Publishers should experiment with new ways of packaging and pricing CTV, as well as open it up to safe automated channels where it’s easier for advertisers to incorporate their own data. Additionally, publishers should work with DMPs to define audience segments (e.g. based on age, income and psychographics) that they can sell against.
The best way of getting the maximum value out of CTV is by keeping content as the priority.
Create a prime-time only environment and understand your audience. Content transcends platforms - isolating content sources means you can build bigger singular access to audiences. This in turn allows you to effectively manage reach and frequency whilst context informs profile and relevancy.
Having a content-first approach allows brands to ensure brand safety and suitability. It minimises the risk of fraud and does not centre itself on data alone. If marketers keep content at the forefront of their plans and remember to target their consumers in this way, irrespective of platform, they will have the greatest success of reaching and transforming their audience.
Finally, publishers should explore solutions that could potentially bring them more demand, while respecting the compliance that is so important in TV. The recent developments by some platforms to leverage Prebid technology for long-form content is a great way to do this. Thanks to information like creative price, industry and duration being passed in the bid response, the control and compliance can still be applied in your ad server of choice.
There is no question that CTV is a platform of choice for younger people and is rapidly gaining traction among wider audiences. People want to watch their favourite shows on the best screen available in the home and CTV provides access to an array of made-for-TV content, both on-demand and live, in a lean-back, living room environment.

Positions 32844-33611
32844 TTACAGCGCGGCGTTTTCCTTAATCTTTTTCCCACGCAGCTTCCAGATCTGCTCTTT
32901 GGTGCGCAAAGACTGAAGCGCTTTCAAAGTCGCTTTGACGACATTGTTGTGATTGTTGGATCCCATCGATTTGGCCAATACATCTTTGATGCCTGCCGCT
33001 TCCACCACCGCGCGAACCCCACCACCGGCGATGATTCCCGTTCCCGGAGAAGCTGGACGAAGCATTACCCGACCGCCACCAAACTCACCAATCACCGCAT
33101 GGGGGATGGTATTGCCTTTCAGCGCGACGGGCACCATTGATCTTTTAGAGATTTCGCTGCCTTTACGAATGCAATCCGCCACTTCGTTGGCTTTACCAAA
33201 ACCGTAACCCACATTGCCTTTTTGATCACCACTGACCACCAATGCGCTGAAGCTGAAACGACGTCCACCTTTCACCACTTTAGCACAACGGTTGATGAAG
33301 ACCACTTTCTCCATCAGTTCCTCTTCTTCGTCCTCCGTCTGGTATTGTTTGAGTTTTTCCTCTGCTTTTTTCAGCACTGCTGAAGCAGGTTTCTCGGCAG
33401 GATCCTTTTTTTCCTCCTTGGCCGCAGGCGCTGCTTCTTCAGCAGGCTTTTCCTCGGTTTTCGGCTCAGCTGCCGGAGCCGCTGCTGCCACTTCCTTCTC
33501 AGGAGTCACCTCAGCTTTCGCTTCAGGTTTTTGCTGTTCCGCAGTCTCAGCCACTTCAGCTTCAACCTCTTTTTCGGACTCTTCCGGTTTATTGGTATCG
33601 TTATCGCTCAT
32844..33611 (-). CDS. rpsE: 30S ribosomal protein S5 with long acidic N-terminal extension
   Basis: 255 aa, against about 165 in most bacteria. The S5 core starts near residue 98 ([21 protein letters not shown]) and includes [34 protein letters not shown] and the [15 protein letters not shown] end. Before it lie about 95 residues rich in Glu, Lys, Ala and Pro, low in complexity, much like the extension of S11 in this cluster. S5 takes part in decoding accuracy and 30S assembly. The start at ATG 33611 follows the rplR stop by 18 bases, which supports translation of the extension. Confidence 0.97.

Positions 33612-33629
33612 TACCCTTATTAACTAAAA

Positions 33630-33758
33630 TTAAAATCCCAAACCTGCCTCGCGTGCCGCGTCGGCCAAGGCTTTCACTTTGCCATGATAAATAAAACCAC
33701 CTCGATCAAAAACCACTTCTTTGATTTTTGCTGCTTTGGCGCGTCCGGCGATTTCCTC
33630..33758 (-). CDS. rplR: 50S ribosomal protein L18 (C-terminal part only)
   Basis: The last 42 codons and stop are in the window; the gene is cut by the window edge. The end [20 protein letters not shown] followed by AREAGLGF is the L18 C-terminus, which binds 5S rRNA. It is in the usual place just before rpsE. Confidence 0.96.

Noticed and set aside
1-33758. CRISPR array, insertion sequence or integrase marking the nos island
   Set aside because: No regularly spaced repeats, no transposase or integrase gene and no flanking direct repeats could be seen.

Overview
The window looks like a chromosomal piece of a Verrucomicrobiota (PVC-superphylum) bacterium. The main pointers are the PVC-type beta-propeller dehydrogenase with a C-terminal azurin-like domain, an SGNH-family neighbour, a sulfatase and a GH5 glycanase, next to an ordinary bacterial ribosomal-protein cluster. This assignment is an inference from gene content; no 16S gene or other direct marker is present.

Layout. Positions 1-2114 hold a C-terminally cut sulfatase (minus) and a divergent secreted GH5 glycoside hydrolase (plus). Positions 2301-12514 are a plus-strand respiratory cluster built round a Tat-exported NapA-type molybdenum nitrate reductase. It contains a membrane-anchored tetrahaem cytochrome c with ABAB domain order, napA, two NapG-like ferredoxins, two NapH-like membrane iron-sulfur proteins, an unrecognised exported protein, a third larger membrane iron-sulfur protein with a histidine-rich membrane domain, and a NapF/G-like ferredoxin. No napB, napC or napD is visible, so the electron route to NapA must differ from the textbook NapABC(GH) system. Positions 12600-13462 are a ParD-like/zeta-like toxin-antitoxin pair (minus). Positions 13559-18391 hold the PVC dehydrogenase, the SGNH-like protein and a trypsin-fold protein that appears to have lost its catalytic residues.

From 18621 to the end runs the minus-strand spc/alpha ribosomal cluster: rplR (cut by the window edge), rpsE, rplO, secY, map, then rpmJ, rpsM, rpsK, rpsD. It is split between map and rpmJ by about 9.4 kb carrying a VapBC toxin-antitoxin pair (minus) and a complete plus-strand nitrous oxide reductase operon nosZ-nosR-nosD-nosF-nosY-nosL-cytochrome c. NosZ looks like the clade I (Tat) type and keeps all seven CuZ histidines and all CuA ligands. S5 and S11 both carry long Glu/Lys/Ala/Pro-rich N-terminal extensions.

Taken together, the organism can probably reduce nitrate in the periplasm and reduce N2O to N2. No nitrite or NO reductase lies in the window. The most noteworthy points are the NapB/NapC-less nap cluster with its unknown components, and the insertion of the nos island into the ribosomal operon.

Throughout the last year, restrictions and lockdowns due to the COVID-19 crisis resulted in a lot more screen time for UK viewers. According to eMarketer, the time that UK adults spend consuming TV and digital video will see nearly a half hour spike in 2020 due to the COVID-19 pandemic. Changes include:
At home quarantine is driving up all media usage, especially CTV
The downturn in the economy is driving cost-cutting - there is likely to be a shift away from consumers paying for subscription VOD services towards ad-supported services
Consumer attitudes and behaviours around how they access TV content were already changing before COVID-19 and the current increase of CTV usage across the UK is expected to outlast the crisis
What’s more, CTV is one of the most effective platforms for driving brand metrics. According to a brand lift study by Innovid, the activation of interactive ad units via CTV devices produced a sales lift of 35%, seeing overall the highest lift for above average engagement-rate, conversion, and brand favourability.
This, of course, is great news for marketers keen to harness the opportunities that CTV has to offer - creating immersive experiences that drive viewer engagement. Not only do viewers now have more choice as a result of the growing CTV market, but advertisers do too. CTV is an important platform to reach quality audiences at scale and generate positive brand outcomes. This trend is only likely to accelerate as more content becomes available, especially driven by the growth of new ad-supported DTC offerings.
As the Connected TV market evolves, it’s critical that we establish best practice, set standards, simplify the ecosystem and educate the buy-side about this fast-growing area. Doing so will help ensure that we collectively build a successful and sustainable marketplace, learning from the evolution of traditional digital media. This guide has set out to answer key questions, simplify the programmatic CTV supply chain and highlight the exciting opportunities that this marketplace offers advertisers.
For more information about how advertisers can tune into Connected TV, and to understand changing viewing habits, take a look at our ‘Changing the Channel’ guide here.
This guide has been developed in partnership with the IAB’s Connected TV Advisory group to provide an overview of the CTV programmatic supply chain and the different CTV options open to advertisers